Homebuyers are always looking for that special bargain. The old saying, “buy the worst home on the best street,” insinuates that buying a “fixer-upper” home can be a great investment. While it’s always important to get the most for your money, what about distressed properties? Are they really the best value?
Before you decide to buy, it’s important to understand what is considered a distressed property. While a distressed home might need significant repairs, the term “distressed” is actually referring to the financial situation of the seller (foreclosures and short sales) rather than the condition of the home.
The home itself might also have material issues. Everything from deferred maintenance to major system problems may be present, and a distressed homeowner will not be in a position to make repairs. Selling a home “as is” does not, however, eliminate their responsibility for disclosures and these must be carefully reviewed.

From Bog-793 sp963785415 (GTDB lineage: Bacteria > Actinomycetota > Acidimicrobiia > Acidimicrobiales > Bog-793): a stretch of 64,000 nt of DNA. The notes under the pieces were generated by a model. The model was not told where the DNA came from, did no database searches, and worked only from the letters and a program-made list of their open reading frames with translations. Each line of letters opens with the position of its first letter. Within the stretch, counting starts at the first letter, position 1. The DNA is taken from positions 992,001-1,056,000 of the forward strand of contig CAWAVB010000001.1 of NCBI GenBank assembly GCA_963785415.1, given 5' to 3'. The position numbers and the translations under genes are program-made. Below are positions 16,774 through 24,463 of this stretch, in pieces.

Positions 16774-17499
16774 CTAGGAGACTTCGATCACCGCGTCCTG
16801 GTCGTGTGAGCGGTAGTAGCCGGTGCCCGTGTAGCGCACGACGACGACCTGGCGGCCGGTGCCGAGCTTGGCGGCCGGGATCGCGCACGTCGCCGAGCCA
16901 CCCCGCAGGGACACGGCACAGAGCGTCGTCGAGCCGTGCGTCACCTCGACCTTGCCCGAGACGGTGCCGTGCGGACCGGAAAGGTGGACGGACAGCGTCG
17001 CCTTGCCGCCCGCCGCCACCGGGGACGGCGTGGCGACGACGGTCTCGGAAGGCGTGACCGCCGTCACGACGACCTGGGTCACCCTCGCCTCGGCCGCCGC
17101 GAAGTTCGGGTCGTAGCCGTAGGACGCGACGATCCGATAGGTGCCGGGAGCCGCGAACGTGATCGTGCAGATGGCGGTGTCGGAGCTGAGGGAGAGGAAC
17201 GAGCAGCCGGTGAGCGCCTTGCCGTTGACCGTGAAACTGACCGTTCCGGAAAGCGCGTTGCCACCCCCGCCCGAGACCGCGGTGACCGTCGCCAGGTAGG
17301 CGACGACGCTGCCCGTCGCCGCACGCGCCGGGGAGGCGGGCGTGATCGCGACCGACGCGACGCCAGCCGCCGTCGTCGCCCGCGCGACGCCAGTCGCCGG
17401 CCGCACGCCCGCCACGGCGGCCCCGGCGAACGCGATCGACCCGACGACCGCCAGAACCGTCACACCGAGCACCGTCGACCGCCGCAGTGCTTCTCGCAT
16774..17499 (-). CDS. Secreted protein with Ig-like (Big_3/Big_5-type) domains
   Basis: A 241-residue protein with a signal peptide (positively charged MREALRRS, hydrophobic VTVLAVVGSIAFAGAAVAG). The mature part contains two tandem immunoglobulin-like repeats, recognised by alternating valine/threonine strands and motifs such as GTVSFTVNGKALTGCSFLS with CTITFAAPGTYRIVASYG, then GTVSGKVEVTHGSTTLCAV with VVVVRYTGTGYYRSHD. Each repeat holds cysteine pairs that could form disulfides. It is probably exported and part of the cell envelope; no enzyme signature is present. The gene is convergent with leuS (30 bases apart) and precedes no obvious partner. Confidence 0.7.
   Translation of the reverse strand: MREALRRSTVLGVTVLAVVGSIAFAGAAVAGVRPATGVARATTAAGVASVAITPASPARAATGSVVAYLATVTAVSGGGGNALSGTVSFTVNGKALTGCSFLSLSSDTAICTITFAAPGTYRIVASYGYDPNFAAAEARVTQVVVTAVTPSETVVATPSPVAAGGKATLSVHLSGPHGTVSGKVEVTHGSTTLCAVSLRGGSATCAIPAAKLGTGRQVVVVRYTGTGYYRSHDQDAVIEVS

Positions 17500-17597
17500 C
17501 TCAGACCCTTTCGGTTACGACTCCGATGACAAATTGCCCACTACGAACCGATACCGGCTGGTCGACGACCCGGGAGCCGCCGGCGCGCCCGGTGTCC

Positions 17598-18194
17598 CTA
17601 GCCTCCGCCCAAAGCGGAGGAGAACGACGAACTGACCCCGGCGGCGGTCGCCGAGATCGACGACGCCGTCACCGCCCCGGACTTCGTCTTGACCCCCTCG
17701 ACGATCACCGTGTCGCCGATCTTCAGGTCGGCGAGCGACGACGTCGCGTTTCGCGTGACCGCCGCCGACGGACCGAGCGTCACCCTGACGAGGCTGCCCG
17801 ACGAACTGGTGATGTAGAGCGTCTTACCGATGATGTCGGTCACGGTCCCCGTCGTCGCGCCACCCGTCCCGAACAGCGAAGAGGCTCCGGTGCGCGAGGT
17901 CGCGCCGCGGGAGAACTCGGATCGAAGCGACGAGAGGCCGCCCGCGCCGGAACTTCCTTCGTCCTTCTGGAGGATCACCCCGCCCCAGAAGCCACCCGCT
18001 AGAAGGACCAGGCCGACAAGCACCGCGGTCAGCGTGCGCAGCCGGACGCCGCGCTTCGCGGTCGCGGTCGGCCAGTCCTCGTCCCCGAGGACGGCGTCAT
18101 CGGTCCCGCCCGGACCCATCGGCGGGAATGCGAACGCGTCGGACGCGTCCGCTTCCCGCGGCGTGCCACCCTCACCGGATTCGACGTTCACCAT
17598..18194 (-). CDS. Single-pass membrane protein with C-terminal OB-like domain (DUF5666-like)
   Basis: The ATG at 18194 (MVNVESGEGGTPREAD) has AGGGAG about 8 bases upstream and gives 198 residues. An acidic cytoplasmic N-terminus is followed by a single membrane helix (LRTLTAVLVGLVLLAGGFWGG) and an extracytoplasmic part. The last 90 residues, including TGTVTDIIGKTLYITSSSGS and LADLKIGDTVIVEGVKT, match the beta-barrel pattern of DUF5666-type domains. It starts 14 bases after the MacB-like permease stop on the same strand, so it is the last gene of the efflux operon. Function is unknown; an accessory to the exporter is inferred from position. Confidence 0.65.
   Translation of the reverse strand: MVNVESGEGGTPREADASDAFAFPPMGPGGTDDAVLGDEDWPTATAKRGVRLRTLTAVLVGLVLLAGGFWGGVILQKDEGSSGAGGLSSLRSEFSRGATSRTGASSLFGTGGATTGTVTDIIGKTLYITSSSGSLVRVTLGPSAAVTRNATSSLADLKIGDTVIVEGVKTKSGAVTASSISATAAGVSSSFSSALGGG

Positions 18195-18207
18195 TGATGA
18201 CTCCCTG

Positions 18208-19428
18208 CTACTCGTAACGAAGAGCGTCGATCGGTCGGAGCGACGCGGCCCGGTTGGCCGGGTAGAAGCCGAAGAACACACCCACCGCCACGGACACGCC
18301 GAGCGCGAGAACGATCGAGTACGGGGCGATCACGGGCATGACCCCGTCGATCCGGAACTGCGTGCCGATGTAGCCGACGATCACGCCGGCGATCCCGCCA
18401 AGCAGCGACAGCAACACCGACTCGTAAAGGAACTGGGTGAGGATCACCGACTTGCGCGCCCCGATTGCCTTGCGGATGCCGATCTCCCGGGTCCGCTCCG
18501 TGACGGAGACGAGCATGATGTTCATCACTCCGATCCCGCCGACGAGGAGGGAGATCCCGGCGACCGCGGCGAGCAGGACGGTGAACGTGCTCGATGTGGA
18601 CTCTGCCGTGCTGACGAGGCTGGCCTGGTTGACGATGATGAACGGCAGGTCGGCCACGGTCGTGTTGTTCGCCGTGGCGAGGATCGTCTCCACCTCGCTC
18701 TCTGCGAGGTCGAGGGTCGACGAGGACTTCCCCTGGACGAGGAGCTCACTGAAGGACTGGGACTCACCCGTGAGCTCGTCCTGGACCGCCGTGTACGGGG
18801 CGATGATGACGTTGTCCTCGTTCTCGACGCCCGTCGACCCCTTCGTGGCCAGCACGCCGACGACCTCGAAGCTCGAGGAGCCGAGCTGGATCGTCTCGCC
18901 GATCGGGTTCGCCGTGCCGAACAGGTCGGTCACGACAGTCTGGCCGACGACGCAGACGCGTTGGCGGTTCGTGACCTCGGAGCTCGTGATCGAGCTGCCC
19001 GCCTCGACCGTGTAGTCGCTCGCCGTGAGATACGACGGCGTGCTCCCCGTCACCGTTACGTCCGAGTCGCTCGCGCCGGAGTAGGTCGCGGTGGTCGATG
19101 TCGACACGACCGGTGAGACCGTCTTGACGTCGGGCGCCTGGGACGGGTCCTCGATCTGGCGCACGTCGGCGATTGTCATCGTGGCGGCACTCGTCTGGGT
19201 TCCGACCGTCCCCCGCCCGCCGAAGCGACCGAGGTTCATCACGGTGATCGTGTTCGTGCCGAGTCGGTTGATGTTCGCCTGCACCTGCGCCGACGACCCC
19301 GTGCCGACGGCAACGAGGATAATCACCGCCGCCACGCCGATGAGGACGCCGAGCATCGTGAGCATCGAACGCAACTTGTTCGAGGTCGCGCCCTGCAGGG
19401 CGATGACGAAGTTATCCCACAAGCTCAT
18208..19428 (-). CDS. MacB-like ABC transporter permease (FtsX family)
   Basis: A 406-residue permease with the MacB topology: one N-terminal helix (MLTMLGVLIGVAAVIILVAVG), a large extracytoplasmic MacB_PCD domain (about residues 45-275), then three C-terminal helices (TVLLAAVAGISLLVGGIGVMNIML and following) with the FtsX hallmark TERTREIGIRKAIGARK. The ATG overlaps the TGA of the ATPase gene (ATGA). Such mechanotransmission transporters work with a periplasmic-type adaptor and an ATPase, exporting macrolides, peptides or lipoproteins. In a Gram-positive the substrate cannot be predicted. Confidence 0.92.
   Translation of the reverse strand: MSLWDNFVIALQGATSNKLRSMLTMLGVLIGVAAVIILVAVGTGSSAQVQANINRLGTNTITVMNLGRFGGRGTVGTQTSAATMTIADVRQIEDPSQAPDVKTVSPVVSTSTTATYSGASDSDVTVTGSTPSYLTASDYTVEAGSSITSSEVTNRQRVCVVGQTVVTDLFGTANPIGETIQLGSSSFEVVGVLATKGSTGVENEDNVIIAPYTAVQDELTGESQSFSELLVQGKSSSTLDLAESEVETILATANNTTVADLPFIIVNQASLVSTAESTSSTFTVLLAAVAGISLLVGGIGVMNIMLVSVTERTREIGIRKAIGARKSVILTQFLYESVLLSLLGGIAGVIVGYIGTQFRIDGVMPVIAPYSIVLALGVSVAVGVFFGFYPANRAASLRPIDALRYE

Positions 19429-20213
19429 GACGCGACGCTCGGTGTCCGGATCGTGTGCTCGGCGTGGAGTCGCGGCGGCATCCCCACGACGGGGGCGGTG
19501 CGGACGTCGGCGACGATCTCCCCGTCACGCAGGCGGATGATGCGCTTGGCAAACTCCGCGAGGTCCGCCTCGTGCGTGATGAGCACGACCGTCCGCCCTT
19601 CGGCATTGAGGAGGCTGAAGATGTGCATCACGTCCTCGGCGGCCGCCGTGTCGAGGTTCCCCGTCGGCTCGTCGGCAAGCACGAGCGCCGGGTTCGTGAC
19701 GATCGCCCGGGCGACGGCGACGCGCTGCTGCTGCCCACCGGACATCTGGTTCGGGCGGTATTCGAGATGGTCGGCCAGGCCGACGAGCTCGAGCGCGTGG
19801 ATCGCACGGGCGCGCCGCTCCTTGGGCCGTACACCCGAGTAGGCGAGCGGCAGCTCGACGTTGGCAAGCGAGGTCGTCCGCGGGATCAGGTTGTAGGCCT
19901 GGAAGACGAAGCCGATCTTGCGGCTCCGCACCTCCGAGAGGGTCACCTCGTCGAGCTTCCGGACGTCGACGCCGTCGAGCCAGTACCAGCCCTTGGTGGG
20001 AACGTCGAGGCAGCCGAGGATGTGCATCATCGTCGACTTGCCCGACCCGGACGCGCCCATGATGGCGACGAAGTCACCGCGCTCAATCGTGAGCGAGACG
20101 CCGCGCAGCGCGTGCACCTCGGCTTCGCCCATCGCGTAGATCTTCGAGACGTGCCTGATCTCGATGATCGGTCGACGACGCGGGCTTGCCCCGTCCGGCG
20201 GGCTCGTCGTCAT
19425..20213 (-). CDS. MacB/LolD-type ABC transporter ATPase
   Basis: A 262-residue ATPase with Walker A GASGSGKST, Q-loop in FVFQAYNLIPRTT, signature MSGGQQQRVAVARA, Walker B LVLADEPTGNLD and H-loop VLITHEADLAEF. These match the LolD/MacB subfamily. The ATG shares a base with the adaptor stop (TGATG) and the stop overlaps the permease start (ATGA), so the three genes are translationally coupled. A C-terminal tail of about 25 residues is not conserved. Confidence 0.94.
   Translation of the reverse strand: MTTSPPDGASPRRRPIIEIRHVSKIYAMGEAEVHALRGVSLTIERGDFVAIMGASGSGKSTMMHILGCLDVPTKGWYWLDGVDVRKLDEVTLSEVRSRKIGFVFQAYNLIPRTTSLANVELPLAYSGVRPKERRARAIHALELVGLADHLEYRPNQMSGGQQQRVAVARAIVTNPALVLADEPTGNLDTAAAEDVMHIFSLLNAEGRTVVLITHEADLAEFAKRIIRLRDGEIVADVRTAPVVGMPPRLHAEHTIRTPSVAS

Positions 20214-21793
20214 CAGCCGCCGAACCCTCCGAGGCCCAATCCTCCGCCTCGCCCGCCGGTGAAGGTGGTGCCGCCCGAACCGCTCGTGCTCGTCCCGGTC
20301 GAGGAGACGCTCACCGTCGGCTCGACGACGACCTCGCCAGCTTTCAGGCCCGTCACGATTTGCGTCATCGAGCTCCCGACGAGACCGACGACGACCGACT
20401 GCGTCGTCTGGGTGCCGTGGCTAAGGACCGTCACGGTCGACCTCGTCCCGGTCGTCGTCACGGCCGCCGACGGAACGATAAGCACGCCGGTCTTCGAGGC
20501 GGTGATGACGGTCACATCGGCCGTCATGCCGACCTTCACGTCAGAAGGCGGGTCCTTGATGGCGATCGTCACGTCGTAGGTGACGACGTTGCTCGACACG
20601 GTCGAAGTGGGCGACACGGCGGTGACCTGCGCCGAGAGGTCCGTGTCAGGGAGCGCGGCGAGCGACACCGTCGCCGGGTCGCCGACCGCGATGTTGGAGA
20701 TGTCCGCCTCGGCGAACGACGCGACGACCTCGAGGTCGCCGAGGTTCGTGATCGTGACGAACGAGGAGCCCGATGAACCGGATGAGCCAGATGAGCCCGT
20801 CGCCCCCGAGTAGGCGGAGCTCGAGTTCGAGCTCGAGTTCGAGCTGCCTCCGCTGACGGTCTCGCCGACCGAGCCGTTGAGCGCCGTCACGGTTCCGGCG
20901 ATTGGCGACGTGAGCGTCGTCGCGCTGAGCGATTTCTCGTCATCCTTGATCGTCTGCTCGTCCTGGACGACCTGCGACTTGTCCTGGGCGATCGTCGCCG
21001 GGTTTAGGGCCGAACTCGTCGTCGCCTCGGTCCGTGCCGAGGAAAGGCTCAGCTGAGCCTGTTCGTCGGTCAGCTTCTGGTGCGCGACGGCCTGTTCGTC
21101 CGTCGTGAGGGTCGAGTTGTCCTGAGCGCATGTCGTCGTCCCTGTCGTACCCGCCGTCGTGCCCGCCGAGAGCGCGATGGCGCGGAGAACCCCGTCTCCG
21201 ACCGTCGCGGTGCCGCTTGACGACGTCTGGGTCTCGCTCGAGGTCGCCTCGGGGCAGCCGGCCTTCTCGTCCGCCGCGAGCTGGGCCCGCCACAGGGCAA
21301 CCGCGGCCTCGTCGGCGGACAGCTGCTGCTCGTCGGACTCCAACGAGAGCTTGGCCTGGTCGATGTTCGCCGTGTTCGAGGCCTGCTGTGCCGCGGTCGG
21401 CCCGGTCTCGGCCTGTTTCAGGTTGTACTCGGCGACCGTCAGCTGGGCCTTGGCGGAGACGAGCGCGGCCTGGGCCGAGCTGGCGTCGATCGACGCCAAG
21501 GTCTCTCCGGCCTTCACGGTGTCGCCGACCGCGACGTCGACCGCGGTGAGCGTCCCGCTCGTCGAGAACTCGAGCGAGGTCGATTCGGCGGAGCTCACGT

There are advantages to buying a distressed property. Often these homes are listed lower than market value to encourage a quick sale. If the home is considered a fixer-upper, the homebuyer might save thousands of dollars compared to other homes in the area. If you are handy or willing to tackle this kind of project, then buying a distressed property might be a great solution for you; just ensure you get a comprehensive home inspection so you are fully aware of the condition of the home.
If you find that the projects are beyond your skills, or the cost of the repairs would outweigh the savings, consider buying a more expensive home that is move-in ready instead. You’ll want to make sure you’re not getting in over your head…or your budget. In this way, the property will be the bargain you hoped it would be.